We roamed the area around St. Paul's, down dark passageways and into secret courtyards, accompanied by Shaughan's insightful commentary. We then walked northwest past the Old Bailey, a haunted bombed-out churchyard that has been turned into a rose garden, West Smithfield (where William Wallace and many Protestant martyrs were put to death), and then into the churchyard of St. Bartholomew the Great.
There is apparently a ghost every few feet in London, and I don't want to spoil the walk for anyone by giving too many details. We had no frightening experiences, although we did stay pretty close together. It's easy to let your imagination run wild when you're walking around in a 2,000-year-old city.
Even for those not particularly interested in ghosts, this is a great tour. Shaughan threw in plenty of history and anecdotes that did not involve the supernatural, and it was a great opportunity to explore the city at night without feeling unsafe.
This group was larger and rowdier than the sedate group that toured the Inns of Court the day before. Several of the younger people fortified their nerve with cans of beer (carried in their pockets), and by the end of the tour, they were feeling no pain. But Shaughan handled the situation well, and everyone had a good time.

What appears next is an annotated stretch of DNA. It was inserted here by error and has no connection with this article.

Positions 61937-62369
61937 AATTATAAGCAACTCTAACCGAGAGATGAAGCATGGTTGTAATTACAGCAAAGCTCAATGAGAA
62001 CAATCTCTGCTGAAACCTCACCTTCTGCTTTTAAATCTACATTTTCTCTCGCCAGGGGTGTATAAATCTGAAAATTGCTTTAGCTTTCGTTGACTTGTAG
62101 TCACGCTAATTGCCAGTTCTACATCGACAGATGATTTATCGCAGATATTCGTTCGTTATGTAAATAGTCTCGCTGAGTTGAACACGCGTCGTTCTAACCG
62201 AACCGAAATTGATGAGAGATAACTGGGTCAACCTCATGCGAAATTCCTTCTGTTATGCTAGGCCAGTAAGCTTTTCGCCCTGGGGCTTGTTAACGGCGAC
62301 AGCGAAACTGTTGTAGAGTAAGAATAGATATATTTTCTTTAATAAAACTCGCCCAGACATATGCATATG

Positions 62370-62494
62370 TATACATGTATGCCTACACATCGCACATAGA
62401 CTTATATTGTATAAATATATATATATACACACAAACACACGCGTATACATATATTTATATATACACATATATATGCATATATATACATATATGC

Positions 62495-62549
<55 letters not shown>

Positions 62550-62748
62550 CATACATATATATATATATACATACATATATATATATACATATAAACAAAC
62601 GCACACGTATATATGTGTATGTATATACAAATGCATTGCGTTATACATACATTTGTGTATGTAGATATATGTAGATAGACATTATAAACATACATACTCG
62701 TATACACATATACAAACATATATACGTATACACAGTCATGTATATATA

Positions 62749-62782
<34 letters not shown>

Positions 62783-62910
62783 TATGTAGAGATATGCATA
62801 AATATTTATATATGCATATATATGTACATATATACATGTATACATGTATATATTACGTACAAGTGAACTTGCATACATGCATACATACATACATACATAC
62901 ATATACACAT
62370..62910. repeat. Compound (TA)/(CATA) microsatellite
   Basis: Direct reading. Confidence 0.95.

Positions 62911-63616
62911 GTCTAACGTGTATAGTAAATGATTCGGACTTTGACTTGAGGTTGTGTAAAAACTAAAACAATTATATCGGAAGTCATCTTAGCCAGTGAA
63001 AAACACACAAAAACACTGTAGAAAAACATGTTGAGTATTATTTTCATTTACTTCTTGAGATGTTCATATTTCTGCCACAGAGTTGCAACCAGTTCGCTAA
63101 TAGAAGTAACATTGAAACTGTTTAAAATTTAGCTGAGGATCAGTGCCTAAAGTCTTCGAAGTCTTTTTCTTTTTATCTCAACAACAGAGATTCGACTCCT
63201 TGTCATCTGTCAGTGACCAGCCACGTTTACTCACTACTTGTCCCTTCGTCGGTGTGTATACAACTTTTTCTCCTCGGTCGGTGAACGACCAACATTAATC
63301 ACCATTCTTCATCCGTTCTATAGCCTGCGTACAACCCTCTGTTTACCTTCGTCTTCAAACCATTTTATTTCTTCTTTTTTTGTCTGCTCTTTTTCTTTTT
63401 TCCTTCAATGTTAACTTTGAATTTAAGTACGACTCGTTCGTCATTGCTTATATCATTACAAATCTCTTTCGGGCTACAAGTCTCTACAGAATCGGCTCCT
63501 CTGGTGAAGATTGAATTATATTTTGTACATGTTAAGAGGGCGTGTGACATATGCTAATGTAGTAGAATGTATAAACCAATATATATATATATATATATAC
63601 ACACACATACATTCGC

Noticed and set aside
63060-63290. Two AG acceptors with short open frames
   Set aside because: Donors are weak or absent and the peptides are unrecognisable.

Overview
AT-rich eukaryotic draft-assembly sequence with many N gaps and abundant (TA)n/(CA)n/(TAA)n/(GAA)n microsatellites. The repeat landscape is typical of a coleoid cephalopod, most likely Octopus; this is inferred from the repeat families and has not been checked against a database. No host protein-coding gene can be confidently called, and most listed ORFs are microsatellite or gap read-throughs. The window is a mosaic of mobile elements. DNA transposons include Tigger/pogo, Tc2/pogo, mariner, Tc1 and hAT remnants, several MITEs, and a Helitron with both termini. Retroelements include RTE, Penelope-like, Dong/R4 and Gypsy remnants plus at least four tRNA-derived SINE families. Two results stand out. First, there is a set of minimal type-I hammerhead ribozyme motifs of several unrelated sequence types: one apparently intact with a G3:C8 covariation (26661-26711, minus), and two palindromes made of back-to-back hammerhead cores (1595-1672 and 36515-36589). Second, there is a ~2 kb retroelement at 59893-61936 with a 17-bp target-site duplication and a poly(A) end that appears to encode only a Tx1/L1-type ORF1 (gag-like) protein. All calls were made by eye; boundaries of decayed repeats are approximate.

Results 1-6of 6 Reviews
London, United Kingdom
July 17, 2005
From journal The Original London Walks
April 6, 2004
From journal London through the Looking Glass
March 23, 2002
My first London Walk some years back (in the 1980's, if the truth be known) was on a Ghost Walk in the Old City. After the first walk, I was hooked. There are walks to suit every interest: Magical Mystery Tour walks, Jack the Ripper walks, historic pub walks, Charles Dickens walks, walks featuring London's famous eccentrics, Mayfair walks... the list goes on and on.
On this trip, I chose to go on an "Oscar Wilde" walk. The guide, Alan, was easy to spot when I arrived at the meeting point. He was turned out in full Oscar regalia, complete with green carnation. For two solid hours this man with the gift 'o gab charmed us, showing us around a small section of Mayfair once frequented by Oscar: the places where he bought his cigarettes, his clothes, his hair tonic, his hangover remedy (which I sampled in the shop where it's made to order); not to mention the places he'd meet Bosie or spots where the Marquis of Queensbury tracked him down and insulted him. Alan knew everything and I mean everything there was to know about Oscar Wilde. Amazingly enough, though, he wasn't the least bit pedantic. He loved his subject and really warmed to the questions the fairly knowledgeable people that were in our group asked him.
London Walks meet in the morning, afternoon, and evenings, with different walks held on different days of the week. Check their web site or the London Edition of Time Out magazine for the schedule.
From journal Footloose Female Off the Beaten Path in London
Cottage Grove, Minnesota
February 6, 2001
From journal First Time Out
by Sue Carr
September 3, 2000
From journal Whirlwind London Tour
August 23, 2000
From journal England Swings, but LONDON is kinda quiet